As a condition of the Gulf War cease-fire in 1991, Iraq was required to disarm. Iraq had to destroy its weapons of mass destruction and its ballistic missiles with a range of more than one-hundred-fifty kilometers, and end its nuclear weapons program.
Over the past twelve years, the United Nations Security Council has passed more than seventeen resolutions in an attempt to get Iraq to meet its commitments. The latest, resolution fourteen-forty-one, was unanimously adopted in November.
Along with U-N resolutions, diplomacy has been used to try to get Iraq to cooperate. Economic sanctions have been applied. And military activity has taken place in the northern and southern no-fly zones in Iraq. Still, the Iraqi regime of Saddam Hussein continues to defy the United Nations by not cooperating with U-N weapons inspectors. “At some point,” said U.S. Secretary of Defense Donald Rumsfeld, “time runs out.”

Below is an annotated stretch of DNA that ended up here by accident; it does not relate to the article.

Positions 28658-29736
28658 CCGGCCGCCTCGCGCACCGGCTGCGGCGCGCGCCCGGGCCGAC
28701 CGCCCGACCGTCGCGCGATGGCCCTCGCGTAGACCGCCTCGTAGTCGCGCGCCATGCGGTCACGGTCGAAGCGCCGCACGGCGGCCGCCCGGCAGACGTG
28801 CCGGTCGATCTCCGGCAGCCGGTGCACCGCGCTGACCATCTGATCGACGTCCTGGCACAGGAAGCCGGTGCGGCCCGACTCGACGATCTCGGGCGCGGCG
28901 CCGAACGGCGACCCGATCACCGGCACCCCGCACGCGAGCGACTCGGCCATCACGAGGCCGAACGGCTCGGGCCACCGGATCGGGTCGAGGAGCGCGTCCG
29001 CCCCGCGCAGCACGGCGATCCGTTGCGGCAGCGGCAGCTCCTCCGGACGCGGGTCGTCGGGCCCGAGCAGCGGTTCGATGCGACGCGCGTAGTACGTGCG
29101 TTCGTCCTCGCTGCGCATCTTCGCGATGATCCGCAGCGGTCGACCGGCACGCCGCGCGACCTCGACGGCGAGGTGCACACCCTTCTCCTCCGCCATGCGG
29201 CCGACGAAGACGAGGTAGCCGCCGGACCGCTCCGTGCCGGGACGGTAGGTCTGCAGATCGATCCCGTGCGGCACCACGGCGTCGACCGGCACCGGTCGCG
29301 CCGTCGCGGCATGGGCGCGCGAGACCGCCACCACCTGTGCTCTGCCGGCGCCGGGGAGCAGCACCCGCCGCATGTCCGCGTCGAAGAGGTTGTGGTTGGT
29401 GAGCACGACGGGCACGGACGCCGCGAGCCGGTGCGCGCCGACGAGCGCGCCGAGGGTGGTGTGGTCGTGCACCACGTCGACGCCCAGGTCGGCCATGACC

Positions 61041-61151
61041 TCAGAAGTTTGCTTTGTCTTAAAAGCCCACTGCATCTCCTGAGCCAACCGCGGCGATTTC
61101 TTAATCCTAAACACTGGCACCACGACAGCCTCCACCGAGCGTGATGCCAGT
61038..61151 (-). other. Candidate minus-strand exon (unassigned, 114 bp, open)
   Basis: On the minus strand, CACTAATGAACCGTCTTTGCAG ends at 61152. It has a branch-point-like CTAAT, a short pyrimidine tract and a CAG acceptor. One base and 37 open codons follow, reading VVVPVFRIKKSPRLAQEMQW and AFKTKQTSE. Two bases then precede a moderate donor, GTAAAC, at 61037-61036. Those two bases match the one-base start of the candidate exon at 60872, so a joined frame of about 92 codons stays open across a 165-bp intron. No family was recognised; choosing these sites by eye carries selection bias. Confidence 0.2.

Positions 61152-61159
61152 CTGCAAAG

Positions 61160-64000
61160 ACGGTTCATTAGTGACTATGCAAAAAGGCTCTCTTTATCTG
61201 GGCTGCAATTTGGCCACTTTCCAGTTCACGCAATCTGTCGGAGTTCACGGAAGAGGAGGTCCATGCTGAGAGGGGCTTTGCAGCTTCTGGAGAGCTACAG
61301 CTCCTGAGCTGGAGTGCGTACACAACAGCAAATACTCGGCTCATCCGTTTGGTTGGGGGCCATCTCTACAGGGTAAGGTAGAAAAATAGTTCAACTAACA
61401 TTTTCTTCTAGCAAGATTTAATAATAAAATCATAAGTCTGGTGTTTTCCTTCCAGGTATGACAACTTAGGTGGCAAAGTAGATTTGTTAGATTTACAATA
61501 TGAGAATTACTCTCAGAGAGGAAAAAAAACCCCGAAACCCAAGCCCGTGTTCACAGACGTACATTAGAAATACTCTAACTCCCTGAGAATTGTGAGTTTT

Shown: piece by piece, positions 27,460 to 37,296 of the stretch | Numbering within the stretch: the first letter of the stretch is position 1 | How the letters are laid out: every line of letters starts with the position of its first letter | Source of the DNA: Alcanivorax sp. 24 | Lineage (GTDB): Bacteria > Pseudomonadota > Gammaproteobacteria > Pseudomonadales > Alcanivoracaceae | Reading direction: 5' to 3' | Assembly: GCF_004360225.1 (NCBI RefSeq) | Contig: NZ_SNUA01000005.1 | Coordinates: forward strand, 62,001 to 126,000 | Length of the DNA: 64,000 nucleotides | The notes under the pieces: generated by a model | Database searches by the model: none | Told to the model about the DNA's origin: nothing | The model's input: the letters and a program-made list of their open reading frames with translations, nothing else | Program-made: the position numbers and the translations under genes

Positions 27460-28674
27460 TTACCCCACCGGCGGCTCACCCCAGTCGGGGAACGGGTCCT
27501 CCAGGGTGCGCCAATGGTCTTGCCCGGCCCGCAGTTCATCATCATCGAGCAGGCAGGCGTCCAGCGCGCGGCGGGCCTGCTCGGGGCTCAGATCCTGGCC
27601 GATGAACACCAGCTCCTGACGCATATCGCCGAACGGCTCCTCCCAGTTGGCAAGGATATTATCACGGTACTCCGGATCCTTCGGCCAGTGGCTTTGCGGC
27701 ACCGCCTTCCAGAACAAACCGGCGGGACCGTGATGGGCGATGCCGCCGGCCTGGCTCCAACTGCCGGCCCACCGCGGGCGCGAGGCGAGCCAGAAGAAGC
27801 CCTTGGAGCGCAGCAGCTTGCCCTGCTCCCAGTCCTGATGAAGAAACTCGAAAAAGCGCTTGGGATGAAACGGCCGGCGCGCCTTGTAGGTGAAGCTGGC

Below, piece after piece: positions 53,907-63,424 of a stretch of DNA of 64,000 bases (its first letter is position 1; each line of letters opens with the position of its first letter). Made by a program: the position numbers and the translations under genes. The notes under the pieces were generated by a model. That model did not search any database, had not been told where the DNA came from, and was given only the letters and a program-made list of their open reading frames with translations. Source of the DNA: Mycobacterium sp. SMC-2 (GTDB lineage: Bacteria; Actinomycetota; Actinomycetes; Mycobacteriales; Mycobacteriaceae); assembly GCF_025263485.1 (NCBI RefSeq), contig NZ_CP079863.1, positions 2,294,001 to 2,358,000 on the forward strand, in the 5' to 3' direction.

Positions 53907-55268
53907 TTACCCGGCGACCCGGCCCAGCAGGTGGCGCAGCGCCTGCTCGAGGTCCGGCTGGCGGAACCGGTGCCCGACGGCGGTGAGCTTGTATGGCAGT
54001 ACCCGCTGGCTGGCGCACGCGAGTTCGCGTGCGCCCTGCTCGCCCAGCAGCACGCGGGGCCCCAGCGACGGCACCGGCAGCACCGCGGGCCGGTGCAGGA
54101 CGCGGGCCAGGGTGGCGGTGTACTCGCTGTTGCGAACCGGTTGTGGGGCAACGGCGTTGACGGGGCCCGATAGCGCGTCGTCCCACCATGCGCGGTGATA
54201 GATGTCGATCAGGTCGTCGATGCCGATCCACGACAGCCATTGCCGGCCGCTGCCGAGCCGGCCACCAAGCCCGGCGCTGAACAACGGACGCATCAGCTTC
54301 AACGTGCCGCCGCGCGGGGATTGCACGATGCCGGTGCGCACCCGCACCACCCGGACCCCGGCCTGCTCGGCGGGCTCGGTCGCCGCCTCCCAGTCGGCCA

One possibility is that Saddam Hussein and those around him might leave voluntarily –- before they are forced from power. Another possibility is that the Iraqi regime might be forcibly removed. In either case, the U.S. and its allies would act to ensure that Iraq is disarmed of its weapons of mass destruction and that the new government is supported by the Iraqi people.
Such an Iraq would be a country that does not threaten its neighbors. It would be a country where everyone, including ethnic and religious minorities, would have a voice in their government. Iraqis would govern themselves.
As President George W. Bush said, “Saddam Hussein has fooled the world for twelve years.” But no longer. “For the sake of peace and for the sake of security,” said President Bush, “the United States and our friends and allies...will disarm Saddam Hussein if he will not disarm himself.”